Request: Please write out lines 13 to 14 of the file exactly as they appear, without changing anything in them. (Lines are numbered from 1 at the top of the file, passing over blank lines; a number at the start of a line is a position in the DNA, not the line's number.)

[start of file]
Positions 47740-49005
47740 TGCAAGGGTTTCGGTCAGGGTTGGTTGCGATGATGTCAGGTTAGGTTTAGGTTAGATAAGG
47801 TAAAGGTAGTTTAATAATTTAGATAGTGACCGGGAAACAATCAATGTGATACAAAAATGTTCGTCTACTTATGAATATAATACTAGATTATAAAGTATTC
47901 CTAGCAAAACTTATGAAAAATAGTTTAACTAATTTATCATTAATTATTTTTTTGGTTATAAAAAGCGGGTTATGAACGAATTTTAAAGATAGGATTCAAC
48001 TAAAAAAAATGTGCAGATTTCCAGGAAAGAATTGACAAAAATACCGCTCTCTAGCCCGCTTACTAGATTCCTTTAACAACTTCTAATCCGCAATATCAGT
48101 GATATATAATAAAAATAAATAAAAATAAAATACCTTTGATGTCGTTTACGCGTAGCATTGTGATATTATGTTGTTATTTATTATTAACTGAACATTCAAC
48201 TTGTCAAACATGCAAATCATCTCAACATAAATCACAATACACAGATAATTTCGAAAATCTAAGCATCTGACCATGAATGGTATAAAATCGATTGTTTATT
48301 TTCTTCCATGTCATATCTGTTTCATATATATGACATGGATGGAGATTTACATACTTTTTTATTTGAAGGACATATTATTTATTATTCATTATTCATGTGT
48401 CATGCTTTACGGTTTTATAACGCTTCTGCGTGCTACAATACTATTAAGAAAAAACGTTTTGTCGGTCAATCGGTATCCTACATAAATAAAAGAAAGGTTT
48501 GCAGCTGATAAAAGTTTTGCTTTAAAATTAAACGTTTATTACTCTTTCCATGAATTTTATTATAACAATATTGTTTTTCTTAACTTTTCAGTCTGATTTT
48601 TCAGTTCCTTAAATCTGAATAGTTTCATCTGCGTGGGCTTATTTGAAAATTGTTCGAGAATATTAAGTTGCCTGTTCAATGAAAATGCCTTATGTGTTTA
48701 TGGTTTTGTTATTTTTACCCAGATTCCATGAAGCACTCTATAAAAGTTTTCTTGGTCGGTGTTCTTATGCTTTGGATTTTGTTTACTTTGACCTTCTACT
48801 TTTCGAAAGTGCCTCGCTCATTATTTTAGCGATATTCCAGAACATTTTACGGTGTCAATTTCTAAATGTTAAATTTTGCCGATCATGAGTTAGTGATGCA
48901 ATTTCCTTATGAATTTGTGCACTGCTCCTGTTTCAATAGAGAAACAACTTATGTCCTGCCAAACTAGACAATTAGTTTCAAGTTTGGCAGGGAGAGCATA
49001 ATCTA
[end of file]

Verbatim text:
48801 TTTCGAAAGTGCCTCGCTCATTATTTTAGCGATATTCCAGAACATTTTACGGTGTCAATTTCTAAATGTTAAATTTTGCCGATCATGAGTTAGTGATGCA
48901 ATTTCCTTATGAATTTGTGCACTGCTCCTGTTTCAATAGAGAAACAACTTATGTCCTGCCAAACTAGACAATTAGTTTCAAGTTTGGCAGGGAGAGCATA